Mumbai: The rupee ended lower on Monday despite a series of measures announced by the Reserve Bank of India (RBI) last week to quell speculation and encourage more foreign currency inflows even as foreign investors continued to sell shares, adding to the pressure on the local currency.
India’s bellwether equity index, the Sensex, plunged to a 28-month low as weakening macroeconomic indicators and the lack of an effective policy response spooked investors. The 30-share index fell 0.72% to 15,379.34 points after Hong-Kong based Chris Wood, equity strategist at CLSA Asia-Pacific Markets, slashed India’s weightage in its Asian portfolio by 4 percentage points to 6% and said the Sensex could fall to 11,000-12,000 levels, citing lower growth expectations, rupee depreciation and the growing risk of bad loans in the banking sector.
The rupee closed the day at 52.87 to the dollar, lower than Friday’s closing level of 52.71, after crossing the 53 level in intraday trade. What is more significant is that in the non- deliverable forward or offshore market, the one-year forward rupee slipped to 53.35 from 53.04 on Friday.
“Looks like RBI’s bet is going to turn horribly wrong,” said a currency dealer in the market, who did not want to be named.
RBI last week banned Indian companies as well as foreign investors from rebooking forward contracts after cancellations. It also curtailed banks’ ability to trade in the market, said lenders could undertake business on behalf of clients only for genuine hedging, and sharply pared the extent to which banks can keep dollar holdings overnight in their books. Such limits were being decided by the boards of banks before this.
The moves were aimed at curbing speculation but they have led to liquidity drying up in the foreign exchange market and corporations are finding it difficult to get a quote for sums as low as $50 million.
The currency could have fallen more but for the fact that exporters, fearing more such interventions from the central bank, sold the dollar, cushioning the rupee’s fall. RBI has been intervening in the currency market since September and has sold at least $8 billion, according to dealers.
J. Moses Harding, head of economic and market research at private sector IndusInd Bank Ltd, expects more measures from the central bank if the rupee starts sliding again. It hit an all-time low of 54.30 to the dollar last week before RBI stepped in with its measures to stem speculation.
“The measures have definitely prevented the worst. The rupee would have traded at 56-58 a dollar level by now without the measures,” said Harding. He sees it trading at the 51-54 level, which, according to him, is “good for all stakeholders”.
Speculators seem to be staying away from the currency exchanges too. The combined volume in the three currency exchanges fell to Rs 30,999 crore on Monday, from Rs 48,614 crore on Friday and Rs 50,995 crore on Thursday.
Call money at 3-year high
The liquidity crunch was equally severe in the money market with banks borrowing Rs 1.66 trillion from RBI at 8.5% through its repo window. As a result of this, the overnight call money rate, which is expected to be between the reverse repo and repo rate—7.5% and 8.5%, respectively—rose to 9.5%, the highest since November 2008, according to Bloomberg data. RBI infuses liquidity into the system at 8.5% and sucks out liquidity at 7.5%.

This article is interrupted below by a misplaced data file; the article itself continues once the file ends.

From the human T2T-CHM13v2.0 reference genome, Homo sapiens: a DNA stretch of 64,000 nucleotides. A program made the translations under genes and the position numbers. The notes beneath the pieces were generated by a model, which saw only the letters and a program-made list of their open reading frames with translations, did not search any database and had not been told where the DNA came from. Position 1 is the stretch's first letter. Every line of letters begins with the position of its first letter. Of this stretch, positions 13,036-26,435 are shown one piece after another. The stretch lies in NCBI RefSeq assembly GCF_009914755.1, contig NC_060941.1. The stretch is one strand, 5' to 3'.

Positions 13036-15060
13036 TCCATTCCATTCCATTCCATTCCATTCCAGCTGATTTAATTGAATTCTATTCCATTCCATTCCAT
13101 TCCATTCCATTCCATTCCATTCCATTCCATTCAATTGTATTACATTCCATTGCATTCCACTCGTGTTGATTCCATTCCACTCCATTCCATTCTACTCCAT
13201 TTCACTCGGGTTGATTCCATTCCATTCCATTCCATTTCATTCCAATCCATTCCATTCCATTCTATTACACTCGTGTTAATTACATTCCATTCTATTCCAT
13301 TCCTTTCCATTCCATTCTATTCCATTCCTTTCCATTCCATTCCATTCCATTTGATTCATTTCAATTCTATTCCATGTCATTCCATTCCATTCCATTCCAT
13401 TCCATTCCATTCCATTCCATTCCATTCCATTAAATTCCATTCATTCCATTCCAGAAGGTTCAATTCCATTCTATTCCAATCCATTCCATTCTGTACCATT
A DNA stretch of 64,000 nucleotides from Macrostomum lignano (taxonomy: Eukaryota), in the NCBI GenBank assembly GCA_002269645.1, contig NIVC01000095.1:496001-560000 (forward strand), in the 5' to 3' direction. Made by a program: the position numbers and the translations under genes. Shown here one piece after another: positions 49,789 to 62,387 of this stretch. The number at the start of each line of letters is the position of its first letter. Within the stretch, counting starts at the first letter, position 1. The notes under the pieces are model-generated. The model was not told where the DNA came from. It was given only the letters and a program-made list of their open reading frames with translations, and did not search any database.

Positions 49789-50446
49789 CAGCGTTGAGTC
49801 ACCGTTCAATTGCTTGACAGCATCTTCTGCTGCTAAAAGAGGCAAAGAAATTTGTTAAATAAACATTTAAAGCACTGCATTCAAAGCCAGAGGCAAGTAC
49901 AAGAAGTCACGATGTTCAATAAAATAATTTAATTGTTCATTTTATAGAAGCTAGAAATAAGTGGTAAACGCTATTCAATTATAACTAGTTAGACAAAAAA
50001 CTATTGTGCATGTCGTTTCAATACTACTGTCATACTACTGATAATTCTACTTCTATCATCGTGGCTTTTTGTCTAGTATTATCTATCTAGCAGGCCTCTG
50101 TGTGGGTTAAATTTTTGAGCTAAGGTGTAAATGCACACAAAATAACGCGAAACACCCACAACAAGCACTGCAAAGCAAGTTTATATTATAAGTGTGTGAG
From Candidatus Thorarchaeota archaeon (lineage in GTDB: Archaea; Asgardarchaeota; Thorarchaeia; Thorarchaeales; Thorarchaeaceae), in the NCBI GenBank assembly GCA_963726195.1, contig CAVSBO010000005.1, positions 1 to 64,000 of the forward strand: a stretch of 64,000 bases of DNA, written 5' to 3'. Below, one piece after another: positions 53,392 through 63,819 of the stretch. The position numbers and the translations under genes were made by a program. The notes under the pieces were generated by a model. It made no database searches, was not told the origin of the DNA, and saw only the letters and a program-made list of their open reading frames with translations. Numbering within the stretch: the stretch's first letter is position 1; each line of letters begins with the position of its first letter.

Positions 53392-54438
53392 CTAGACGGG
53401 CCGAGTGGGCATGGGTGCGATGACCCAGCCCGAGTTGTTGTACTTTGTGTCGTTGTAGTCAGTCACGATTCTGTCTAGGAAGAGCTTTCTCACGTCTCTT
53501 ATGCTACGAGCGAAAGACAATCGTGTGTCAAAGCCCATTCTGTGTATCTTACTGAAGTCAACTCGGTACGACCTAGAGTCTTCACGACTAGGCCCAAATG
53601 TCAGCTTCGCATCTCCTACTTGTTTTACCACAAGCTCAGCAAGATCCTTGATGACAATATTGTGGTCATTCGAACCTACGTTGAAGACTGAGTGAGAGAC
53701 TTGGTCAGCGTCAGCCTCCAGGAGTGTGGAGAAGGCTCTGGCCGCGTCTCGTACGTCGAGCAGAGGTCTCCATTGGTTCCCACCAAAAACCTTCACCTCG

CLSA’s Wood warned of a “potential for a reflexive vicious cycle in Indian assets, be it currency, bonds and equities, where negative news builds on itself.”
“The key risk here is the currency given the central bank’s failure to defend the exchange rate more proactively, given the current global context of acute risk aversion and given the existing large dollar borrowing by Indian corporates and related promoters,” Wood added.
Declining growth expectations, the lack of policy reforms and a currency that has been weakening despite stringent measures by RBI have weakened the outlook for Indian equities, analysts said.
Foreign institutional investors (FIIs) sold shares worth Rs 450.37 crore, net of buying, on Monday, according to provisional National Stock Exchange data.
After pumping in a record $29 billion in 2010, FIIs have pulled out roughly $300 million so far this year.
The Indian economy is most vulnerable to global funding risks in the region, said an 11 December report by Chetan Ahya, economist at Morgan Stanley Asia.
“India is the only country in Asia (excluding Japan) with a current account deficit and deeper inflation problem,” wrote Ahya. “India has been dependent on less stable non-FDI capital inflows to fund its current account deficit. A slowdown in these non-FDI inflows is resulting in foreign outflows and currency depreciation pressures.”
Persistently high inflation, rising interest rates, growing fiscal deficit, falling corporate profitability, a weak rupee, slowing investments and gross domestic product growth have already taken the sheen off Indian equities this year.
According to Vikas Khemani, head of institutional equities at Edelweiss Capital, the markets are unlikely to recover until there is policy action by the government.
The Sensex has fallen 36.5% in dollar terms so far this year, making India the worst-performing market in Asia.
“The current level of market panic has, clearly, not been enough with too many government spokesmen continuing to blame ‘Europe’ for India’s problems this year when, in truth, most of the problems are self-inflicted,” Wood said.